Among the scores of new ETFs to debut this year has been an
addition to the frontier markets fray, the iShares MSCI Frontier
100 Index Fund (NYSE:
). That ETF launched about 11 weeks ago and since then has
accumulated $14.3 million in assets under management.
As the name implies, the iShares MSCI Frontier 100 Index Fund
is designed to hold the 100 largest frontier market firms as
designated by index provider MSCI (NYSE:
). The rub with the frontier markets designation is that it
implies a degree of risk that is higher
than that of emerging markets
Take the example of Argentina, which accounts for almost 3.4
percent of FM's weight. Over the years, investors have warmed to
Brazil and Chile. Colombia and Peru, two Latin American markets
with perceived higher risks, have also caught investors'
attention. However, Argentina is now in danger of
losing its frontier status
due to the government's anti-foreign investment practices.
In other words, asking investors to warm to the likes of
Brazil, China, India and Indonesia is one thing. Asking them to
embrace Argentina, Nigeria and almost any country ending in
"-stan" is another ballgame altogether. Still, there are some
fundamental advantages to investing in frontier markets.
"Additionally, about 30% of the total global population is
spread across Frontier nations, while forecasts have many of the
Frontier nations among the world's fastest growing economies,"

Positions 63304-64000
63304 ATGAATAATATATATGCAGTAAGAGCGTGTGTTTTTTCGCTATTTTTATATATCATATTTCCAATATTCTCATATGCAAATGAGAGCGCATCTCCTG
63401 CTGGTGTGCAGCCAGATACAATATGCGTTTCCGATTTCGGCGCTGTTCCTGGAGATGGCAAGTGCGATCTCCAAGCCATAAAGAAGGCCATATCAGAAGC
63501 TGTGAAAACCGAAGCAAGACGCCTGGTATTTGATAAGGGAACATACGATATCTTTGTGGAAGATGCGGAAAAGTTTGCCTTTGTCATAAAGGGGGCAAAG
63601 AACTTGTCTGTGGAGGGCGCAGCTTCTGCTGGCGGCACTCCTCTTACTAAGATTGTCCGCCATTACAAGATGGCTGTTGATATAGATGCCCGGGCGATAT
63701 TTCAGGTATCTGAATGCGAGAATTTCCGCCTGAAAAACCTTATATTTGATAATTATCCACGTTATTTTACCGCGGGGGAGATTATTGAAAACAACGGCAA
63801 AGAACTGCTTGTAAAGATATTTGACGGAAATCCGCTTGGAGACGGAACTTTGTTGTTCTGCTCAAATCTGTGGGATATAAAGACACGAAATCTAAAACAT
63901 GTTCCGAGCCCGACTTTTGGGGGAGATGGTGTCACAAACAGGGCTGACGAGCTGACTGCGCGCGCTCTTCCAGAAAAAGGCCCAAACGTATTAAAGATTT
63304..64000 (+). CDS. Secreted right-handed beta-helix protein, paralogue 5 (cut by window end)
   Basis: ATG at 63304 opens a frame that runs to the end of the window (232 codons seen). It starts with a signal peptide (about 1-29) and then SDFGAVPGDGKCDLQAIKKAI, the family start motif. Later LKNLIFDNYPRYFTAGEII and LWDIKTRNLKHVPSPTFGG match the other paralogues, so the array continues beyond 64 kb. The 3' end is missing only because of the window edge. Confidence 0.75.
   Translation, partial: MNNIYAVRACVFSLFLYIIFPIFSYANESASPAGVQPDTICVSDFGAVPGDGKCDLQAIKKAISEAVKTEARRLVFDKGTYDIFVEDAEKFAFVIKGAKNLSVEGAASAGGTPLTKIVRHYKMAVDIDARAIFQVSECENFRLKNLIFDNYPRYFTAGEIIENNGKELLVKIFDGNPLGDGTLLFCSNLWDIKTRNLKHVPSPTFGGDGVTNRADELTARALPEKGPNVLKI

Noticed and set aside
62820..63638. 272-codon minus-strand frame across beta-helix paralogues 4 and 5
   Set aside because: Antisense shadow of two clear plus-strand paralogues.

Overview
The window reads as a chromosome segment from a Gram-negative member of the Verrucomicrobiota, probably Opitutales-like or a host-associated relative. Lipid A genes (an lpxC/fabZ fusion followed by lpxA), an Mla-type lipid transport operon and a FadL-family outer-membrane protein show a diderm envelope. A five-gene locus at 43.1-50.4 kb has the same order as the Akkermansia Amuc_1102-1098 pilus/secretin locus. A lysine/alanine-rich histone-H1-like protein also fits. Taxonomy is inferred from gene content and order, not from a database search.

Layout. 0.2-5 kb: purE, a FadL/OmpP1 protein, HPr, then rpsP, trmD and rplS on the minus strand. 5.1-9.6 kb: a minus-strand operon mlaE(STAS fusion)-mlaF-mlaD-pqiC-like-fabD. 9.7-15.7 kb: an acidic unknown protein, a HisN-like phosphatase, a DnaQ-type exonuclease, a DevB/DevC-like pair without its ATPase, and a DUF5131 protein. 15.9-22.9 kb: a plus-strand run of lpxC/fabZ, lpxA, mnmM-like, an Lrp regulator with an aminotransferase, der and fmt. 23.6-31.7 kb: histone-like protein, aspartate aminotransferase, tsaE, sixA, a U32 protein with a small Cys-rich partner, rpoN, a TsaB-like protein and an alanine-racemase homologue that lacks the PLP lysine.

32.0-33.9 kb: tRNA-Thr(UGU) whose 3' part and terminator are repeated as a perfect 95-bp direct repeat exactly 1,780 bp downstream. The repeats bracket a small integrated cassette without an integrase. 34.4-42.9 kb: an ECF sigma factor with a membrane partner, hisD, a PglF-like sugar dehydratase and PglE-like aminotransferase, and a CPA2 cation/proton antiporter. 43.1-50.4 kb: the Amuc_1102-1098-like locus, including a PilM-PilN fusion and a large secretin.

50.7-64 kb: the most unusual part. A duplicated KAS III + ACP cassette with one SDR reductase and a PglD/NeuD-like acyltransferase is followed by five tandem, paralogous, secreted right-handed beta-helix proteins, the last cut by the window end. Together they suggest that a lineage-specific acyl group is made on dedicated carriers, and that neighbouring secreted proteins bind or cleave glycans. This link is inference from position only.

said David Chojnacki, Street One Financial market technician, in
a research note. "Frontier nations that MSCI includes in their
universe include Kuwait, Qatar, UAE, Nigeria, Kazakhstan,
Pakistan, Argentina, Oman, Vietnam, and Kenya and we point out
that these nations have demonstrated rather low intra-market
correlations over time. These low relative correlations ends up
adding a positive element to broader portfolios in terms of the
addition of non-correlated assets."
iShares previously said frontier markets had a three-year
correlation to U.S. stocks of just 0.5, Chojnacki noted. The
$154.7 million Guggenheim Frontier Markets ETF (NYSE:
) has a three-year correlation to the SPDR S&P 500 (NYSE:
) of just 0.27,
according to State Street data
FRN, which debuted in June 2008, stands as the most noteworthy
rival to FM, but the former is not a pure play on frontier
markets. Chile, Colombia and Peru, all emerging markets, combine
for over 63 percent of FRN's weight. Kuwait, Qatar, Nigeria and
the United Arab Emirates, all considered frontier markets,
combine for almost 71 percent of FM's weight.
By way of the frontier markets' low correlations to U.S.
equities, FM has another potential advantage: Lower
"Interestingly, despite what popular convention may suggest,
Frontier Markets have demonstrated much less volatility than both
the MSCI Emerging Markets Index as well as the S&P 500 Index
in both the financial crisis of 2008 as well as in the current
day marketplace," wrote Chojnacki.
FM is home to nearly 100 stocks and charges 0.79 percent per
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